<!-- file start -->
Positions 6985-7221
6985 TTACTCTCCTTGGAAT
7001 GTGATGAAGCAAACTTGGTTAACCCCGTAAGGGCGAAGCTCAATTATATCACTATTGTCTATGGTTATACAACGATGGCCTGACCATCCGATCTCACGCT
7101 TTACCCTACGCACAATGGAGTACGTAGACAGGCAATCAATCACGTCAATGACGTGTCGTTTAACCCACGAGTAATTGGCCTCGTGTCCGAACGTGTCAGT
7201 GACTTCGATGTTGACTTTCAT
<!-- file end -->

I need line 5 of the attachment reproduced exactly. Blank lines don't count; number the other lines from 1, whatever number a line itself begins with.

7201 GACTTCGATGTTGACTTTCAT